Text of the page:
Diagnosis of Thyroid Cancer
A diagnosis of thyroid cancer usually involves taking a complete family and personal medical history and performing a physical examination of the neck area to check for unusual growths or swelling in and around the thyroid gland and lymph nodes. Patients may be referred to a doctor who specializes in the diagnosis and treatment of disorders of the endocrine system (an endocrinologist).
Blood tests may be recommended to check the levels of certain hormones in the blood. The level of thyroid stimulating hormone (TSH) in the blood can provide valuable information about how well the thyroid gland is functioning and the level of calcitonin in the blood may indicate medullary thyroid cancer.
Thyroid enlargement (goiter) is cancerous in less than 5% of cases. To help make a definitive diagnosis, physicians may use the following tests:
Although an ultrasound cannot give the definitive diagnosis, it can help show if there are signs that indicate whether a nodule is problematic or not. For example, if the ultrasound shows that the nodule has clearly defined and symmetrical edges, is fluid filled, and does not have blood flowing through it, chances are it is benign. If an ultrasound does reveal any unusual signs, then a biopsy will most likely be recommended. Ultrasound is a quick, painless and non-invasive procedure that uses sound waves to create an image of the nodule, which is then examined on a monitor.
The most definitive test for signs of malignancy is often a fine-needle biopsy. During this test, the doctor uses a fine-gauge needle to remove small samples of cells, which are then examined under a microscope by a pathologist. This test can usually be performed in the doctor's office and may or may not require local anesthesia. Samples are taken from several areas within each nodule. An ultrasound may be used to help identify nodules that are too small to be felt by hand through the skin.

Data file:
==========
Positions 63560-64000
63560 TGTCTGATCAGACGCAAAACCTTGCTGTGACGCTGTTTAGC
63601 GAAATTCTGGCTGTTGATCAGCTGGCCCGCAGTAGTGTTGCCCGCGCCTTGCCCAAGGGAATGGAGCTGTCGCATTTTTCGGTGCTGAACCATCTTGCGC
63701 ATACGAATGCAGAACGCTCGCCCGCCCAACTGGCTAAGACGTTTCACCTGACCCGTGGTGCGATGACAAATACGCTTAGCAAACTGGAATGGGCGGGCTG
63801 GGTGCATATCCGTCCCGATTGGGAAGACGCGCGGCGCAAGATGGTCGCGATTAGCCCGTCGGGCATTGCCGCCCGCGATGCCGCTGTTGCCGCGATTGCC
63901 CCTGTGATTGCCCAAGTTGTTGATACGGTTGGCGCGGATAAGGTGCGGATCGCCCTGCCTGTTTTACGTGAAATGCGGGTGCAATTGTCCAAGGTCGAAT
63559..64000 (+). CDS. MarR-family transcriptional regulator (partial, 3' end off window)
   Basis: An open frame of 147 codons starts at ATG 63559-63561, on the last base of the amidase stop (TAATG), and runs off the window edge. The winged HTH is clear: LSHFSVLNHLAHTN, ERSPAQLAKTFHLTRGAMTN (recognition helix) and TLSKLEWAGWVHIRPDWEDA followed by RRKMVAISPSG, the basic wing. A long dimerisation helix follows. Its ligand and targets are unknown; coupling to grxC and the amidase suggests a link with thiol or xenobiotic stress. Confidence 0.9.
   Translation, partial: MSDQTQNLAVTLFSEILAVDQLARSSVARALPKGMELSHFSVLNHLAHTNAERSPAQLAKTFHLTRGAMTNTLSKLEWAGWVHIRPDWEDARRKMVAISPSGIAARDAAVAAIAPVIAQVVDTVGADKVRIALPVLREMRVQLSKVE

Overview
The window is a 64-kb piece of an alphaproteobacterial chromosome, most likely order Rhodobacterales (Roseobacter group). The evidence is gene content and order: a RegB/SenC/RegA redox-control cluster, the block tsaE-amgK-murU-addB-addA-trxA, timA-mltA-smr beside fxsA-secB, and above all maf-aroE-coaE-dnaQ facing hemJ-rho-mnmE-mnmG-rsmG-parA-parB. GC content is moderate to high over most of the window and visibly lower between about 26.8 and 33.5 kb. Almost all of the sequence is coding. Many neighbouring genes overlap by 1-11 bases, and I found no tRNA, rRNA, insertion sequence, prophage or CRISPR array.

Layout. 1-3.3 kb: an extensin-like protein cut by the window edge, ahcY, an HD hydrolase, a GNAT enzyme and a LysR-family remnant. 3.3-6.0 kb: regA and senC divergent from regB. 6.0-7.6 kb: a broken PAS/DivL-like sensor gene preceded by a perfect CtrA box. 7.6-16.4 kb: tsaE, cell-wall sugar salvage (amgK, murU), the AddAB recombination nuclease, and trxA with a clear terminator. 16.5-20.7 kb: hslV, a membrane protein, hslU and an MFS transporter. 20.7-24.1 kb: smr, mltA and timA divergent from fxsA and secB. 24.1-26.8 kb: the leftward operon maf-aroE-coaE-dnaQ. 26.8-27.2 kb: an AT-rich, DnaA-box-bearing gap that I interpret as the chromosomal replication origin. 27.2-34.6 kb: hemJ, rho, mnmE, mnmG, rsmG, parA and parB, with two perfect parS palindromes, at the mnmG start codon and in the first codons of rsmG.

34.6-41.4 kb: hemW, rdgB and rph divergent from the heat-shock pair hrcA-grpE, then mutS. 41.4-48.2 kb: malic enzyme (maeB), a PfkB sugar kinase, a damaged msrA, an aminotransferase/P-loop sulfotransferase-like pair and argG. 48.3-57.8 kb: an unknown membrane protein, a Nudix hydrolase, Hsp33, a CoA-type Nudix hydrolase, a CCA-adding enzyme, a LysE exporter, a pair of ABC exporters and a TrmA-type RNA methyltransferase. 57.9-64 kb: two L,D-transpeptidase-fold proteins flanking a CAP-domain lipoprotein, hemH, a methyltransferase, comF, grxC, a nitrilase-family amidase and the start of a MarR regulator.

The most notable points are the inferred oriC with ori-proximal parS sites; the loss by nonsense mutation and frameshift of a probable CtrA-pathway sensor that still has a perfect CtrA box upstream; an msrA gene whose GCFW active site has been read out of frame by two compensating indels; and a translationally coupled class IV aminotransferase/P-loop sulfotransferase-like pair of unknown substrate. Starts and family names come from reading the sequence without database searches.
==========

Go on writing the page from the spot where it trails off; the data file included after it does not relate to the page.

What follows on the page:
If a definitive diagnosis cannot be made with a fine-needle biopsy, a surgical biopsy will need to be performed. This procedure is done in an operating room under general anesthesia.
This test (also called thyroid scintigraphy), although not definitive, can be used to help evaluate how the cells within a nodule are functioning. Follicle cells within the thyroid gland take up iodine. The cells in most benign nodules and almost all malignant nodules take up less iodine than surrounding healthy thyroid tissue. In this procedure, radioactive iodine is given orally or by injection. If the cells within the nodules take up the radioactive iodine, they can be detected using a specialized camera. These nodules are referred to as "hot," but are almost never malignant. However, cells that do not take up the radioiodine are referred to as "cold"—and these cells could be benign or malignant.
Staging refers to a system that helps determine how far a cancer may have spread. Proper staging helps determine the treatment process. That is, determining the stage of the thyroid cancer is key to choosing the most effective treatment options. Roman numerals from I-IV (i.e., one to four) are used to describe how far a cancer has progressed. The stages are based on an assessment called the TNM system.
The letters TNM refer to:
- tumor size (denoted by T);
- spreading to the lymph nodes (denoted by N);
- spreading to other areas in the body, called metastasis (denoted by M).
For example, a diagnosis of "T1, N1, M0" refers to a tumor that is smaller than one inch (T1), with some lymph nodes affected (N1), and no metastasis (M0). This diagnosis would likely be considered "stage I" thyroid cancer.
The diagnostic methods outlined previously help determine the staging. Tumors (T) and lymph nodes (N) can be staged during removal surgery or by the use of ultrasound, CT scan, or MRI. The spread, or metastasis (M), of thyroid cancer is measured by using radioactively tagged iodine (or a hormone in the case of medullary thyroid cancer) and scanning the body with a special camera that can detect where the cancer has spread.